For rodeo devotees, the 1967 season was one for the ages. All year, Dightman was locked in a fierce fight with two of the best riders on the circuit. Bill Stanton, 26 years old and a near ringer for Hank Williams Sr., had shot to the top of the standings in early March after besting 83 other challengers to win an event in Houston. Less than two weeks later, Stanton edged out Dightman by three points to win the Sheriff’s Rodeo in San Bernardino, California. The Washington cowboy was off to the best start of his career, but hot on his wedged heels was Larry Mahan.
At 23, the future Hall of Famer was already making his mark on rodeo. Mahan wore psychedelic chaps and kept his hair long, behavior that would’ve gotten most laughed out of the arena. But no one could knock Mahan’s ability. In addition to being a skilled bull rider, he was a top hand in the bareback and saddle bronc events. The year before, he had brought home $40,358, nearly matching the record for most money earned in a single season and he won his first All-Around Cowboy title, an award given to the contestant who competes in two or more events and earns the most overall money. By April 1967 he was already on pace to smash the single season record.
Though Stanton had jumped out to an early lead, Dightman’s first-place finish at the rodeo in Edmonton, Canada, had boosted his total earnings to $7,651, knocking Stanton from the top of the rankings by just $2. Such razor-thin margins provided excellent fodder for the papers, which hyped their “neck-and-neck battle” to lure bigger crowds to local rodeos. In Vernon, west of Wichita Falls, Dightman and Stanton drew the same bull, a powerful beast named B-16. The showdown ended in a draw: B-16 shucked both riders before the buzzer sounded.
Most of the time, though, it was Dightman who got the better of his bovine adversary. At the Rose Bowl, he went head-to-head with Dreamboat, “one of the orneriest Brahmas on the rodeo circuit,” according to the Independent Star-News in Pasadena. Dightman rode him to the buzzer and the grand-prize buckle. At a rodeo in Fort Smith, Arkansas, one admiring cowpoke said to a reporter, “I’d turn black or green if I could ride those devils like he does.”
Across the country, meanwhile, racial tensions were at a fever pitch. That summer, riots left scores of African Americans dead in Detroit, Newark, Tampa, and elsewhere. In Houston, 488 students were arrested after a protest at Texas Southern University, a historically black college. Muhammad Ali was promptly stripped of his heavyweight title after refusing an order to fight in Vietnam, and a few weeks later he held a press conference to explain his objections to the draft. “I ain’t got no quarrel with them Vietcong,” he famously said. Several of the era’s most well-known African American athletes sat beside him in solidarity. The Ali Summit, as it has since become known, was a transformational moment in America, when black athletes entered the public consciousness as figures of social change.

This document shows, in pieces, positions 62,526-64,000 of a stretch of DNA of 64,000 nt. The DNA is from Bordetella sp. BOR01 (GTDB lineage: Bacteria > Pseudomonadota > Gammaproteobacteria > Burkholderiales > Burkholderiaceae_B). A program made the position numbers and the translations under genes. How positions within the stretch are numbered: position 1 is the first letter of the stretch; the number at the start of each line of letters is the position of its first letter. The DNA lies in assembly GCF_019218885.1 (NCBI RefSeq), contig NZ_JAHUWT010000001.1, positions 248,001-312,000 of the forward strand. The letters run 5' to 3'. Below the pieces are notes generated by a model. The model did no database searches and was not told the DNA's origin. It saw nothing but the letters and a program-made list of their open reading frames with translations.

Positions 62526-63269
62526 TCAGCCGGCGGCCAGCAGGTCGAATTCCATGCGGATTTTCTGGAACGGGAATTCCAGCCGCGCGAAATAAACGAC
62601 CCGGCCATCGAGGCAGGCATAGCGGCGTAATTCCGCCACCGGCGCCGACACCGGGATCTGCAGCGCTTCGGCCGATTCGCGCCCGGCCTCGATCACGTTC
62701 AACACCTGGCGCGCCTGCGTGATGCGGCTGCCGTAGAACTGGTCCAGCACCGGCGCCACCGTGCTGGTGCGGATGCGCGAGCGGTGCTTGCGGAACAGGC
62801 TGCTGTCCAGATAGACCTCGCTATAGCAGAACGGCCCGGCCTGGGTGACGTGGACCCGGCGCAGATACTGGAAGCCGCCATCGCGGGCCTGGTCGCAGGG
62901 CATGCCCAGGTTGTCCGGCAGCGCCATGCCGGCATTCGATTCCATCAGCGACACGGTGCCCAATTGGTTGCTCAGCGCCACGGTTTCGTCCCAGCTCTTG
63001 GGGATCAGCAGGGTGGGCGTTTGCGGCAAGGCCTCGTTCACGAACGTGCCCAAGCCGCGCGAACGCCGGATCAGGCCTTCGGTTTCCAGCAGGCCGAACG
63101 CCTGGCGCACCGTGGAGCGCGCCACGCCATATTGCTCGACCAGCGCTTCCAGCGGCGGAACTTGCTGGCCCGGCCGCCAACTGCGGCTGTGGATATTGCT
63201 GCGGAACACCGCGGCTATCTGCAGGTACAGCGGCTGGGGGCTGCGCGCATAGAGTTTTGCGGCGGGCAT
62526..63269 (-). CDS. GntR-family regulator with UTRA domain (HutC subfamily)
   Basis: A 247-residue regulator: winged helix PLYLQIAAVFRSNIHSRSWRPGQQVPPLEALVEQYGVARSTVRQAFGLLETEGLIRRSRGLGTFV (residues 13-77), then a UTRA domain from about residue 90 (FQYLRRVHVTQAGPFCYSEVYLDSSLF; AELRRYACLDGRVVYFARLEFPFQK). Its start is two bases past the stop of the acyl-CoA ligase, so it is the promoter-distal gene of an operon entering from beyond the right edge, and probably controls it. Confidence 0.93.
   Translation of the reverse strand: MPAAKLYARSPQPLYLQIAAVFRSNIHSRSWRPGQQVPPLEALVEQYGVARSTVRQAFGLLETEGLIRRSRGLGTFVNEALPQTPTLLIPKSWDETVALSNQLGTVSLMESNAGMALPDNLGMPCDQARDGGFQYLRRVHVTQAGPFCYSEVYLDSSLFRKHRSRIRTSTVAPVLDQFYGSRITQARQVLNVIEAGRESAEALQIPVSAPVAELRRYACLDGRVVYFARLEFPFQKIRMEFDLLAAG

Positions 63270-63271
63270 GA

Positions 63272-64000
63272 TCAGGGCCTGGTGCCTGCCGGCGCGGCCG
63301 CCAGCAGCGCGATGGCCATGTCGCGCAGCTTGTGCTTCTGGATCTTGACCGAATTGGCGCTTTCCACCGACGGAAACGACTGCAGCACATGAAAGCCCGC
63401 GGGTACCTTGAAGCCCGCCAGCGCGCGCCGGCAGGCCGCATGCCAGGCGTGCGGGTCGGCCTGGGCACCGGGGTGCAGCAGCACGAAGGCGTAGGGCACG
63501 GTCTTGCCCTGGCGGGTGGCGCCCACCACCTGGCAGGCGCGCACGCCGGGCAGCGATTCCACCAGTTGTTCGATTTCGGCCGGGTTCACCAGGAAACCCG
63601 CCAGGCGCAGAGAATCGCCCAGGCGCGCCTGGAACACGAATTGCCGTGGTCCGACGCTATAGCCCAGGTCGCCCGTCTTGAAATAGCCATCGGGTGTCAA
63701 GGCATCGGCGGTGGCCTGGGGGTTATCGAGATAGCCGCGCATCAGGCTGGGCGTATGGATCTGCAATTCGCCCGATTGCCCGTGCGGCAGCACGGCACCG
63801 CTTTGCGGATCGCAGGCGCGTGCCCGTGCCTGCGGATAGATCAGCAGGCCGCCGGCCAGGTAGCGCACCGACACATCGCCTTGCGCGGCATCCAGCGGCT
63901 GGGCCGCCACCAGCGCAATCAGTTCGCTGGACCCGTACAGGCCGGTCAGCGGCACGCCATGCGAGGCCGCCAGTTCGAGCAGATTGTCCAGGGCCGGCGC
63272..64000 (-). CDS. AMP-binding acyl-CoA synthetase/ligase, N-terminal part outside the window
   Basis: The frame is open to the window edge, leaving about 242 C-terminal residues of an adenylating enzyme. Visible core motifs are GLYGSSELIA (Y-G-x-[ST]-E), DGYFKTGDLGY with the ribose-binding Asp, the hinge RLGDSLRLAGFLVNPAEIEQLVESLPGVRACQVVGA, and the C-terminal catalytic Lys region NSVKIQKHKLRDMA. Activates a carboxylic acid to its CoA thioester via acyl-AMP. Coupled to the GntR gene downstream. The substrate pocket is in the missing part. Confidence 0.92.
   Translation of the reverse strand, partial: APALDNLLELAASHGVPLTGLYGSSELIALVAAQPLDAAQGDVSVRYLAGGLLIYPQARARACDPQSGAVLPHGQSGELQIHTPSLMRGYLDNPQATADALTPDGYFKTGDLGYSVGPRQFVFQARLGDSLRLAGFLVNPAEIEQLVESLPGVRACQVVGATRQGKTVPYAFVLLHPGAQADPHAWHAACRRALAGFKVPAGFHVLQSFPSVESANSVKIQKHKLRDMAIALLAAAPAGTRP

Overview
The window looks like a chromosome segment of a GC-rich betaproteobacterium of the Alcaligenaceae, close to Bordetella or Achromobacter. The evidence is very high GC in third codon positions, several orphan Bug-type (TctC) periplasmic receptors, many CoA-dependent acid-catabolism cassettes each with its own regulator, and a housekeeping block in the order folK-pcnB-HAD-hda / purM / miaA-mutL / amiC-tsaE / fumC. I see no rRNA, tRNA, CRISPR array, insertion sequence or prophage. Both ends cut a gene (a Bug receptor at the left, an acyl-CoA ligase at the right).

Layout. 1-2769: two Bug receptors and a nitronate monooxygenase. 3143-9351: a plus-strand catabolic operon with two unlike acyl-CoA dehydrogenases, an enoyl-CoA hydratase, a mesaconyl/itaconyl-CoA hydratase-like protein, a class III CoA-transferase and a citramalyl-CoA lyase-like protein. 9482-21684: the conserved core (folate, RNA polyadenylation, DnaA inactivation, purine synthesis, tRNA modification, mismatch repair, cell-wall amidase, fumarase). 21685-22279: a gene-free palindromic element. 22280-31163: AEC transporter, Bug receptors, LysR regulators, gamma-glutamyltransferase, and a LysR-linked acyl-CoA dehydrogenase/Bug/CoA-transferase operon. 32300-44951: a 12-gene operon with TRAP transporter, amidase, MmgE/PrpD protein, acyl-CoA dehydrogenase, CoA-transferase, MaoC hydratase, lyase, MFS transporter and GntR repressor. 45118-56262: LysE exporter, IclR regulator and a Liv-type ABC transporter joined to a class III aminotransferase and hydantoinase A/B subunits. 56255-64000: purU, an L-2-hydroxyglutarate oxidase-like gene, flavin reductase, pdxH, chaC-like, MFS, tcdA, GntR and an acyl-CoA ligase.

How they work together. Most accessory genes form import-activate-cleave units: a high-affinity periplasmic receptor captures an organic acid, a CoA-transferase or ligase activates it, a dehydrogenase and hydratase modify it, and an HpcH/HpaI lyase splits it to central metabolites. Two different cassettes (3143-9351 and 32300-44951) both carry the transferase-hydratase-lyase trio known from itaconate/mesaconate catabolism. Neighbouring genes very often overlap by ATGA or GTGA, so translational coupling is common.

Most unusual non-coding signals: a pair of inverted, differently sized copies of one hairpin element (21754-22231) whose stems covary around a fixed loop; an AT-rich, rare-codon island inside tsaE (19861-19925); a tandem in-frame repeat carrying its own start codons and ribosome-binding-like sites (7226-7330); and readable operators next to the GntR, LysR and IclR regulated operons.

In most ways, Dightman was nothing like Ali. He was humble and even-tempered, and he possessed the reticence of a man accustomed to being alone. A cowboy’s sensibilities. He let his riding do the talking. And yet the two men shared a relentless competitive streak. “I don’t have time to fool around,” Dightman told a reporter that summer. “I want to see a colored man [win].” As rodeo’s only black cowboy, the pressure was on him to do it.
Behind the chutes, the discussion often turned to whatever feat Dightman had managed the week before, whether it was dogging a steer for kicks or turning in yet another classic ride.
All three of the top riders remained hot, but the threat of injury was constant. At a rodeo in Redding, California, Dightman was kicked in the chest and flew some twenty feet across the arena. “Everybody thought I was hurt real bad,” he told Newsweek, “but I hardly felt it.” Mahan wasn’t so lucky. During the frenzy of July Fourth rodeos known as “Cowboy Christmas,” a bull broke his instep. The reigning all-around champ was sidelined while Dightman and Stanton forged ahead.
Though there were bigots who’d show up to hurl insults at Dightman, the majority of the fans just wanted to see a good ride, and that was something he was able to deliver night after night. The quiet cowboy from Crockett was acquiring a following. His fellow cowboys were also impressed. Behind the chutes, the discussion often turned to whatever feat Dightman had managed the week before, whether it was dogging a steer for kicks or turning in yet another classic ride.
No bull rider thought more highly of Dightman than Warren “Freckles” Brown. The Oklahoma cowboy and Dightman occasionally traveled together. They made quite the pair: the only black cowboy in pro rodeo barreling down the highway with the oldest bull rider on the circuit. One writer described Brown as “the most implausible athlete in creation, a smiley little chipmunk going on 47 in a kid’s game.” By 1967 Brown had won a world championship, fought in World War II, and broken his neck riding bulls. He had so many pins and screws holding him together that he called himself “a walking hardware store.” To Dightman, though, he was the Unsinkable Mr. Brown and the closest thing he had to a brother in the world of pro rodeo. Just like the cowpokes of the Old West, they rode, ate, and bunked together—and both men dreamed of cinching their Wranglers with the ’67 gold buckle.
Dightman was getting closer to realizing that dream. Though he had slipped back to second a couple of weekends after Edmonton, he was raking in cash everywhere he went. But a few weeks after his July injury, Mahan returned to action with a specially rebuilt boot and a vengeance for every critter he drew. In September he boosted his total earnings by winning the Pendleton Round-Up in front of a home-state Oregon crowd. The reigning all-around champion proved to be unstoppable, and not only because he was one of the best to ever strap on spurs. He and Stanton held another advantage—they each owned a private plane. While Dightman hit the road in his Chevy, Mahan and Stanton zipped across the skies, which allowed them to hit more rodeos with more time to rest in between. Before the regular season ended, Mahan overtook the lead from Stanton, pushing Dightman down to third.